The resized image shown in Figure 2 has a resolution of 240x320 and is only 86KB. Notice that it renders more smoothly. (This is a simulation of what you'd see on a mobile app, so if you're viewing this article on a computer or regular browser, take that into account.)
A final note on image resizing is that taking a large image and attempting to display it in a small space can result in artifacts and basically a final display that isn't smooth at all. It's most evident when you compare the figures -- Figures 1 and 2 are the same image, but Figure 2 is greatly reduced in size, much smoother to view and does not have the artifacts at all. Overall, the smaller image is better to view in many ways and even more so from mobile apps.
Images in Android
Images taken by the camera in Android carry many of the same issues as in iOS. In fact, the problem is a bit worse, because recent Android devices tend to have cameras that take much higher resolution pictures.
Note: I hesitate to say that images in Android are better or worse than iOS due solely to image resolution. Image quality is affected by resolution, as well as the supporting software used to enhance the images. I'm just saying that the images produced by my Nexus 6p are larger than the images produced by my iPhone 6 Plus.
Android makes the resizing operation a bit simpler. The images can be resized using the bitmap's static method .CreateScaledBitmap. This method will take a bitmap as a parameter, as well as a new width and height. The output will be a bitmap object that has been scaled to the new height and width.
Other Strategies and Issues
Resizing an image is the first step in reducing the size of the image. The next step is to understand the images operate. JPEG is a format that throws away certain pieces of data in an attempt to minimize the file size. PNG is a graphics format that doesn't throw data away when it attempts to compress the data. For camera pictures, JPEG tends to result in smaller file sizes. It is possible to increase the amount of compression on JPEG to decrease the size of the image. The tradeoff for this is typically image quality. You can increase the compression; however, you might also decrease the quality of the image such that it doen't display well.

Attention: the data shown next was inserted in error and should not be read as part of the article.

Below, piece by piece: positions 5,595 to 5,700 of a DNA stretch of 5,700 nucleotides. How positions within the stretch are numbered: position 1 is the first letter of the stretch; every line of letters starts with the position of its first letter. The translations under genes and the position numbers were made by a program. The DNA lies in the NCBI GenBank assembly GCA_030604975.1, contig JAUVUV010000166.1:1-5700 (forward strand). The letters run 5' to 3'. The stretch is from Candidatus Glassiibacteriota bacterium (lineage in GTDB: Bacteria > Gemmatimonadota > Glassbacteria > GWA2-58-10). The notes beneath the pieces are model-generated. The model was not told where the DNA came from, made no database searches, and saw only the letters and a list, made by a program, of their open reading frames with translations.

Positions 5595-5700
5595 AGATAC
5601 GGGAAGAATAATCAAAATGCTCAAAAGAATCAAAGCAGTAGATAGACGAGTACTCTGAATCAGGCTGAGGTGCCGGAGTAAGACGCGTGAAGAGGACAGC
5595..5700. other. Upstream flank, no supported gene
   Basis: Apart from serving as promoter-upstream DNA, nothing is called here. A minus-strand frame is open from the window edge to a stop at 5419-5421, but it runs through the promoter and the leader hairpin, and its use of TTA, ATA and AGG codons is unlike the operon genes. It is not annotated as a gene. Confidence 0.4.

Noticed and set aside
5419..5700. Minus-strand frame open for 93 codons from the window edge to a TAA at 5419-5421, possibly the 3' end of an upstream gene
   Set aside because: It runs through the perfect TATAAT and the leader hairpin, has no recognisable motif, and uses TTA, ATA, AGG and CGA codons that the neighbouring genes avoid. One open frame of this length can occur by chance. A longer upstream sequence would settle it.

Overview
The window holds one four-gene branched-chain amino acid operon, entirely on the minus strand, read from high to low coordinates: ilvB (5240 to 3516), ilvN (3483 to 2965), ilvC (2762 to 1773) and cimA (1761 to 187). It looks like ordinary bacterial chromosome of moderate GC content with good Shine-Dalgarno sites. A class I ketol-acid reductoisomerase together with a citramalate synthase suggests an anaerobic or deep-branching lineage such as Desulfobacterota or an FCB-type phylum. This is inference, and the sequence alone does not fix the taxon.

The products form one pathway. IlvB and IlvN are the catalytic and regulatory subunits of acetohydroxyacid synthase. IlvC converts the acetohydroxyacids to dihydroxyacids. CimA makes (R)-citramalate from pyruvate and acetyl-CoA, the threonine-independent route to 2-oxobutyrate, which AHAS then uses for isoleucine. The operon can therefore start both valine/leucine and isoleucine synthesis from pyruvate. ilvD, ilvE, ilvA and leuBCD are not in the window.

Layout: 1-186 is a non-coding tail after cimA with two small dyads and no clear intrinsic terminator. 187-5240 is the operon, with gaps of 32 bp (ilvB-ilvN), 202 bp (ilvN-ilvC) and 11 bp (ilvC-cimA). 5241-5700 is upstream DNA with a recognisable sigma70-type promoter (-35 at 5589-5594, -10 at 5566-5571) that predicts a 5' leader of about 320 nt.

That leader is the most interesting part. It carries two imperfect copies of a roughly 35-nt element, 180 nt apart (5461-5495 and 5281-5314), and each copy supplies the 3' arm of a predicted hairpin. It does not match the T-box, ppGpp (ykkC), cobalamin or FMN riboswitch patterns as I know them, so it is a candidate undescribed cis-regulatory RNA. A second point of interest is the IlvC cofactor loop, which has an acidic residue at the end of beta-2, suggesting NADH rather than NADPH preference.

You might also want to handle issues on the server by storing the images in their largest dimensions and only sending smaller versions of the images. That's a different article.
Screenshot Your iPhone or iPad: Bonus
Have you ever needed to programmatically take a screenshot of your iPhone/iPad? I had this come up and I wanted to share the code. I found some ObjectiveC code and translated it to C#/Xamarin, which I've used a few times (enjoy!):
var keyWindow = UIApplication.SharedApplication.KeyWindow;
var rect = keyWindow.Bounds;
UIGraphics.BeginImageContextWithOptions(rect.Size, this.View.Opaque, 0f);
CoreGraphics.CGContext context = UIGraphics.GetCurrentContext();
var img = UIGraphics.GetImageFromCurrentImageContext();
var strm = img.AsPNG().AsStream();
This code will get the window, create an image context, get the image from the context, close the context and, finally, get a stream that represents the PNG image.
Image Is Everything
Pictures are definitely worth a thousand words. With this article, I hope you can take that from being 1,000KB of space to a much smaller amount and still take advantage of the camera in your device.
Wallace (Wally) B. McClure has authored books on iPhone programming with Mono/Monotouch, Android programming with Mono for Android, application architecture, ADO.NET, SQL Server and AJAX. He's a Microsoft MVP, an ASPInsider and a partner at Scalable Development Inc. He maintains a blog, and can be followed on Twitter.